Education in Denmark starts early. Most children at the age of 6 months start attending their first form of child care and an introduction into the Danish education system.
No formal teaching is allowed until the age of 6 years, but the Danes believe strongly that being around other children and integrating is important.
So children in child care will be exposed to personal development skills, language skills, social skills, nature, movement and cultural values. This is regarded as a form of education in Denmark.
First thing to know is that you MUST have a CPR Number, before you can register your children in any form of education in Denmark or child care services.
Each kommune is responsible for placing children in the appropriate places.
You can find the rules on each kommune's website under børnepasning, pasning or skole.
Rules will vary from kommune to kommune, yet these are general guidelines which should serve you well.
Since children can enroll in child caring services at 6 months of age, most Danes register their children right after they are born to insure the best places. You should have your child register before their 4th month birthday.
Of course, if you have just arrived in Denmark, register as soon as you have your CPR number. There is usually a waiting list.
There is a "pasningsgaranti" in Denmark, which means all children are guaranteed a right to a place in a child care service until they are able to start school.
You have to go to your local kommune and register your child. At that time you can choose up to 3 child care services and will be put on the waiting list. The kommune will try to get you a place at one of your choices, but some places have long waiting lists.
When you can not get into a child care service, than the kommune will actually pay you to stay home and watch your own children or set you up with a child minder or nanny if necessary.
The government has said that waits should be no longer than 3 months and most people I have talked to have not waited any longer.
Child care is not free and depending on where you live you can expect to pay up to 3000 kroner per month per child.
There has been a dramatic increase in the number of privately run day cares and schools, especially in smaller communities. When kommunes decide to close them down, the inhabitants of the area will decide to start their own schools and daycares instead of having the children driven far away to attend school.
The first form of education in Denmark, that your children will be exposed to is when they enter vuggesture.
The "vuggestue" is pronounced "vogue -ga- stew", which is for children ages 6 months to 3 years of age.
After that your child will move into a børnehave or kindergarten which is for children ages 3 to 6 years of age.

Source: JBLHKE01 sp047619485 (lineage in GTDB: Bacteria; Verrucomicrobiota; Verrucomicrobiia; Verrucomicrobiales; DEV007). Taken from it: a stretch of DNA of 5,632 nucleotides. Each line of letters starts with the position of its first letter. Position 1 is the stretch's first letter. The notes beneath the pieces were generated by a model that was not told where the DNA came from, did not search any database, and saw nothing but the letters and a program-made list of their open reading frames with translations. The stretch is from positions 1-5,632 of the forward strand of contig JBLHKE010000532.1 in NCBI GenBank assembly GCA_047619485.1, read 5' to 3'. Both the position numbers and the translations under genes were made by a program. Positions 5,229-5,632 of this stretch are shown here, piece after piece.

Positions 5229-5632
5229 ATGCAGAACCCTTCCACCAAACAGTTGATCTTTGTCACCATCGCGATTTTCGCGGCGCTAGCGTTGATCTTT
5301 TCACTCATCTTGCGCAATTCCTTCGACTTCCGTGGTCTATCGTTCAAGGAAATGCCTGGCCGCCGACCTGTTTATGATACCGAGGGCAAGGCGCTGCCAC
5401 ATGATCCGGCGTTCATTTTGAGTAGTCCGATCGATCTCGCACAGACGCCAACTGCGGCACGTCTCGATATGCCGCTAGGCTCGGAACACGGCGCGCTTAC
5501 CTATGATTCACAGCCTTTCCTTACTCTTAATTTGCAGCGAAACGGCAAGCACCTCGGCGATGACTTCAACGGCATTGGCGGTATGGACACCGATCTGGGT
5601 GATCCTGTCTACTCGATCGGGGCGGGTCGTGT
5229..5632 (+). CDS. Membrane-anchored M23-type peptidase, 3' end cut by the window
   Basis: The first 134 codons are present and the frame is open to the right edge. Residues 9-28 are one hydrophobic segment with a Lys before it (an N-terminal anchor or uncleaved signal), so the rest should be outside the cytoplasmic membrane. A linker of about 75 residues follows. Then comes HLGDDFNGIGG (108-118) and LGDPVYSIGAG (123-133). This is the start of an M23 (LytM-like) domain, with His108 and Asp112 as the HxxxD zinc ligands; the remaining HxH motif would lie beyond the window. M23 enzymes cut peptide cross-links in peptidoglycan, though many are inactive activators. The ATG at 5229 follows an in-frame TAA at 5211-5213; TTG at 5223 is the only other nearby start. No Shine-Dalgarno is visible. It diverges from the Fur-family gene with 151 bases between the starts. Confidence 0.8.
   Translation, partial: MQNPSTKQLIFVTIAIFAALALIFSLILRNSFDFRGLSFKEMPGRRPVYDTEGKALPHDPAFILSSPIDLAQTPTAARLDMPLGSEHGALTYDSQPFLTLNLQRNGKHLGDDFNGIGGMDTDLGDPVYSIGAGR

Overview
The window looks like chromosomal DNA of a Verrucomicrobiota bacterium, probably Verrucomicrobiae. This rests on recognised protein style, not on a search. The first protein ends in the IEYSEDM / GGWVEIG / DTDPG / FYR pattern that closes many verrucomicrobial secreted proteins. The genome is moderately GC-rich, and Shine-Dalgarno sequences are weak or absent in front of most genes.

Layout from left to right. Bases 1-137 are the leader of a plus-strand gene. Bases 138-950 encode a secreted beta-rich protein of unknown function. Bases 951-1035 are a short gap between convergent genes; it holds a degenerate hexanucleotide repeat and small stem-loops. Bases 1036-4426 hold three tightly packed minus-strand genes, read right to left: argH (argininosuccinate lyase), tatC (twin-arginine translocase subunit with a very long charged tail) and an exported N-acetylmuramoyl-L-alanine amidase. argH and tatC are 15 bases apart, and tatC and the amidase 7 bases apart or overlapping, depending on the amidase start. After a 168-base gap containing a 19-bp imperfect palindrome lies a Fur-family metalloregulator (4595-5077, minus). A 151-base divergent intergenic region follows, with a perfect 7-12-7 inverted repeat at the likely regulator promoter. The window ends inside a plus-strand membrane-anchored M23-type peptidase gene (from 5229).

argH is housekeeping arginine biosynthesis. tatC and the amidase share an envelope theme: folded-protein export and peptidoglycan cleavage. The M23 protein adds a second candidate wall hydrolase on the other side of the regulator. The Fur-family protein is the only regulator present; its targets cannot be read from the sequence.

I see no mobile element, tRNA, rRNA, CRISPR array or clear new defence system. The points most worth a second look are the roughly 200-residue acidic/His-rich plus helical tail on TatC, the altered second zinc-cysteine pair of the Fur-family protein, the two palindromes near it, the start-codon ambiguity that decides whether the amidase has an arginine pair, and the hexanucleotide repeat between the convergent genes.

After the age of 6, children start attending "Folkeskole" in their local kommune. You can apply for a school outside your kommune.
There are 3 levels of schooling.
Grades 0-3 (where 0 is actually kindergarten and the children get a chance to integrate into a new school system)
Schools will vary greatly from what you find in America and the UK. Teaching is done a bit more loosely and in teams.
For example Grades 4-6 will be taught by a team of teachers who each have the freedom to choose their own textbooks, materials and methods of teaching. There are no official grades as you find in US schools. It is not until the 8th grade where grades are officially given and than in grade 9 the students take their final exams.
After final exams, students can choose to contiue their education for another 3 years and take their A-Levels ( studentereksamen) or go to a trade school /apprenticeship(ungdomsuddannelse).
After that you can continue to go to University or higher education. More information on higher education can be found at Study in Denmark.
Since most parents work to support a family there are options for afterschool care for children. Children go directly from their school to after school facilities.
Fritidshejem for Grades 1-4. Also known as SFO
Fritidsklub for Grades 5-6. Also know as a SFO-Klub
and finally the
Ungdomsklub for children in grades 7-9.
These places are usually open from when school lets out to about 5 pm. Some stay open a bit later, but the norm is between 5- 6 pm.
If you wish to expand your choice of education in Denmark, check out the International Education in Denmark. There are lots of International schools throughout Denmark, tho most are found close to Copenhagen.
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Jan 22, 15 06:48 AM
Hi Chris- what a great post - thank you! I often find that learning more about your new home quickly can really help alleviate Culture Shock. Taking walks
Jan 22, 15 05:50 AM
Hi, Generally speaking Denmark is very safe and serious crime is more uncommon than in the UK. There is brawling late a night after the bars close in
Jan 22, 15 05:33 AM
My daughter is going to be attending school in Copenhagen this year and wanted to know about security?